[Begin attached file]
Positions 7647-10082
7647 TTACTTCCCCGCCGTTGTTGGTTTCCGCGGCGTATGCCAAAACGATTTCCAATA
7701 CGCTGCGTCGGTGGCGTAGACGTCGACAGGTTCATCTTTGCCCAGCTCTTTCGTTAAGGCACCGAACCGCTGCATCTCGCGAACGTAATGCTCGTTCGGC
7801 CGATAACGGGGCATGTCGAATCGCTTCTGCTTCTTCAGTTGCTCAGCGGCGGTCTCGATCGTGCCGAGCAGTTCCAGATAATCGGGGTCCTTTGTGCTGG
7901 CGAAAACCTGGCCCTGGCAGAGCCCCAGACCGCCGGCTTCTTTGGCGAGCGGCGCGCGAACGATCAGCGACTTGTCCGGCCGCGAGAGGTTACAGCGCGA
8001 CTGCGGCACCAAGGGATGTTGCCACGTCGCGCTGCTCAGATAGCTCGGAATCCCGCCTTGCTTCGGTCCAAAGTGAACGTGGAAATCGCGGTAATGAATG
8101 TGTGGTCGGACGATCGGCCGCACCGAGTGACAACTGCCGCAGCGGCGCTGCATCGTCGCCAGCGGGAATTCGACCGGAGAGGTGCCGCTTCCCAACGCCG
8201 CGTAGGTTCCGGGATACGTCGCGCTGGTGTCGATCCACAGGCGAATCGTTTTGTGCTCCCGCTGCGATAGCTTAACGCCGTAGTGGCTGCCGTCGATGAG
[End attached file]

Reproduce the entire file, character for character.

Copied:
Positions 7647-10082
7647 TTACTTCCCCGCCGTTGTTGGTTTCCGCGGCGTATGCCAAAACGATTTCCAATA
7701 CGCTGCGTCGGTGGCGTAGACGTCGACAGGTTCATCTTTGCCCAGCTCTTTCGTTAAGGCACCGAACCGCTGCATCTCGCGAACGTAATGCTCGTTCGGC
7801 CGATAACGGGGCATGTCGAATCGCTTCTGCTTCTTCAGTTGCTCAGCGGCGGTCTCGATCGTGCCGAGCAGTTCCAGATAATCGGGGTCCTTTGTGCTGG
7901 CGAAAACCTGGCCCTGGCAGAGCCCCAGACCGCCGGCTTCTTTGGCGAGCGGCGCGCGAACGATCAGCGACTTGTCCGGCCGCGAGAGGTTACAGCGCGA
8001 CTGCGGCACCAAGGGATGTTGCCACGTCGCGCTGCTCAGATAGCTCGGAATCCCGCCTTGCTTCGGTCCAAAGTGAACGTGGAAATCGCGGTAATGAATG
8101 TGTGGTCGGACGATCGGCCGCACCGAGTGACAACTGCCGCAGCGGCGCTGCATCGTCGCCAGCGGGAATTCGACCGGAGAGGTGCCGCTTCCCAACGCCG
8201 CGTAGGTTCCGGGATACGTCGCGCTGGTGTCGATCCACAGGCGAATCGTTTTGTGCTCCCGCTGCGATAGCTTAACGCCGTAGTGGCTGCCGTCGATGAG